Two-thirds of buyers contacted for The Grocer’s Reader Panel this week said they believed online auctions were here to stay, particularly in commodity areas.
“The most successful area is that of commodities, such as corned beef, canned veg and frozen chips,” said one buyer.
Another retailer has bought its own auction platform and plans to integrate contract management and re-tendering of many commodities.
All who have used auctions
say some suppliers have refused to take part. This compares to 71% when we last asked our buyers about online auctions (The Grocer March 29, 2003). However, the number of suppliers refusing appears to be falling. “Very few have refused to take part and usually this is because they price their goods/services with a premium and do not wish to embarrass themselves,” said one buyer. Another added: “Some have refused but it is very much the exception.”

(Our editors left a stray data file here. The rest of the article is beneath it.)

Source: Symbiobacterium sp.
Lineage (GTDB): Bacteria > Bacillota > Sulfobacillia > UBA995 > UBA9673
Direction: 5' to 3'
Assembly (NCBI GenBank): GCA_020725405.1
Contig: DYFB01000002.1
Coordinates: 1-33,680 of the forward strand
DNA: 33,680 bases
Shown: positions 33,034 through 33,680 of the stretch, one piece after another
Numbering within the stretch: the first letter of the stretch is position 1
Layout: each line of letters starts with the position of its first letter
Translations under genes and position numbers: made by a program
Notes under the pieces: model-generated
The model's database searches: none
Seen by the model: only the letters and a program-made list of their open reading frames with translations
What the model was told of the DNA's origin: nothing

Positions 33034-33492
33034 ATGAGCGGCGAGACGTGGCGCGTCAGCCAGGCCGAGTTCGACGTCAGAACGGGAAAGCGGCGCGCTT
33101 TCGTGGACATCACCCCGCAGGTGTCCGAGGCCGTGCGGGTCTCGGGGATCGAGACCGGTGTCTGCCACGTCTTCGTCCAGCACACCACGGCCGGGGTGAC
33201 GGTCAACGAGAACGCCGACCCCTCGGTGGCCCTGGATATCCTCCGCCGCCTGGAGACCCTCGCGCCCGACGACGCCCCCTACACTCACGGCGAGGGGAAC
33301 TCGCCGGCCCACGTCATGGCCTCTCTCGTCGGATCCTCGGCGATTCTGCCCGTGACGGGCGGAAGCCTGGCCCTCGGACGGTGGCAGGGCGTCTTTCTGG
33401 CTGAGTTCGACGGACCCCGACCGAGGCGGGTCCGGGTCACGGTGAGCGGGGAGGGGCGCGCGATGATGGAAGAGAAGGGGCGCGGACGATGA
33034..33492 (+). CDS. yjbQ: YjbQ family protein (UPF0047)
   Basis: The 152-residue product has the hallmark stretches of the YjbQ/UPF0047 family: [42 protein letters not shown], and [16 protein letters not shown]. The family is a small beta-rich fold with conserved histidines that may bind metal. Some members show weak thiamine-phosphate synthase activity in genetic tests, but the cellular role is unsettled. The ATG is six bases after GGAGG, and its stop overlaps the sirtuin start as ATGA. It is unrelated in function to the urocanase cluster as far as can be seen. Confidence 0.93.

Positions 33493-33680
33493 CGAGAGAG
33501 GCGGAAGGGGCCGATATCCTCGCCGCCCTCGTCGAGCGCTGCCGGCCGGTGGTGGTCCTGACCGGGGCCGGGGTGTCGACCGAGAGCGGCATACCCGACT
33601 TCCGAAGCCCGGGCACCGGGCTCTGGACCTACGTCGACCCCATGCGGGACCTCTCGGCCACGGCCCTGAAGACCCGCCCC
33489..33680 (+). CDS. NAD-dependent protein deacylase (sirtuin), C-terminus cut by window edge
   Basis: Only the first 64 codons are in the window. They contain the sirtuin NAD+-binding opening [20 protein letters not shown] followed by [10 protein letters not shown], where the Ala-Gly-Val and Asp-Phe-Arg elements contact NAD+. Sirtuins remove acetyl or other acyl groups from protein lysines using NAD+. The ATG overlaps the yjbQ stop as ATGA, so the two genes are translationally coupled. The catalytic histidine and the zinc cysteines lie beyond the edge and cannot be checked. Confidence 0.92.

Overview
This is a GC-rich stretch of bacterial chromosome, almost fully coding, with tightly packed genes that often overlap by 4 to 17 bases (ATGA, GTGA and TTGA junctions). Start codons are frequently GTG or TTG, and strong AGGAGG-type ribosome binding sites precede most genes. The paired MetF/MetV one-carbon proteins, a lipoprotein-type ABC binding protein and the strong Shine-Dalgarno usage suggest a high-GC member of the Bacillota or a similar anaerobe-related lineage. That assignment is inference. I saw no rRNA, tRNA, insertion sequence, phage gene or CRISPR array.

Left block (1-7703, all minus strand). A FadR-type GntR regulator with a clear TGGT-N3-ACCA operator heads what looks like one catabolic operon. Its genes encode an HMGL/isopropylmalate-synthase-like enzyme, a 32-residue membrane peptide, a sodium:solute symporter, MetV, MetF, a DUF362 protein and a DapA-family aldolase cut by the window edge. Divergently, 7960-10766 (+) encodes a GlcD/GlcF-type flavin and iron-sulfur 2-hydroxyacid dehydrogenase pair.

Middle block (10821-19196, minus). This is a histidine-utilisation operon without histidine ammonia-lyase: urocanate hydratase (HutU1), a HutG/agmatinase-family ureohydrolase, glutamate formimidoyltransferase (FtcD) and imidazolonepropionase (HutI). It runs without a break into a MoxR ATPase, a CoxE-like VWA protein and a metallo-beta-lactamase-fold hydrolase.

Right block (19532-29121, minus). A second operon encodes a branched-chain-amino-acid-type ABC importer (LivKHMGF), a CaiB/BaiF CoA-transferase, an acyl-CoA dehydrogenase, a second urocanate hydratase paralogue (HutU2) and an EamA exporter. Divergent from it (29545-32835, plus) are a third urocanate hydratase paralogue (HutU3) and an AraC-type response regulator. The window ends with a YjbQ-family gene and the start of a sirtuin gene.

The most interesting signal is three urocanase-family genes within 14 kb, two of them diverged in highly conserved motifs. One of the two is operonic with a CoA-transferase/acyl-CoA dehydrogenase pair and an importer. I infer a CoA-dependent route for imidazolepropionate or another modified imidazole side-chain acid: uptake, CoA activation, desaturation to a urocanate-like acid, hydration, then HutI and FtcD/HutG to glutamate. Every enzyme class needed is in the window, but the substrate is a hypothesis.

One supermarket buyer said suppliers were now using online auctions more than retailers.
“The volume of auctions has now switched from retail to manufacturer, so those who were most vehemently against are now the biggest users.”
He points out that suppliers’ fears had not materialised. “Because of the scope and flexibility, the much publicised ‘they will drive prices to a point that cannot be reduced any further’ scenario has not happened,” he said. “Auctions are now being used to add value, increase service levels or quality as well as driving down the base cost.”
Despite this, 80% of buyers who had used online auctions had not increased their use over the past year, although some had plans to increase it this year. And four-fifths have found that online auctions have not made their job easier. “Not easier, but more interesting,” was one reply while another said: “Not easier but certainly more effective.”
All pointed to the time needed for preparatory work. “They speed up some negotiations and give both sides greater clarity but sometimes the supplier training increases the input required pre-auction.”